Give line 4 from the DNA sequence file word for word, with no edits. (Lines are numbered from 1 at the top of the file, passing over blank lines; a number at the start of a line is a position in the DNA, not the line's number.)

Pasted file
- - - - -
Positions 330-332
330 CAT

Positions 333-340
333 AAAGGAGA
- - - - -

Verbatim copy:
333 AAAGGAGA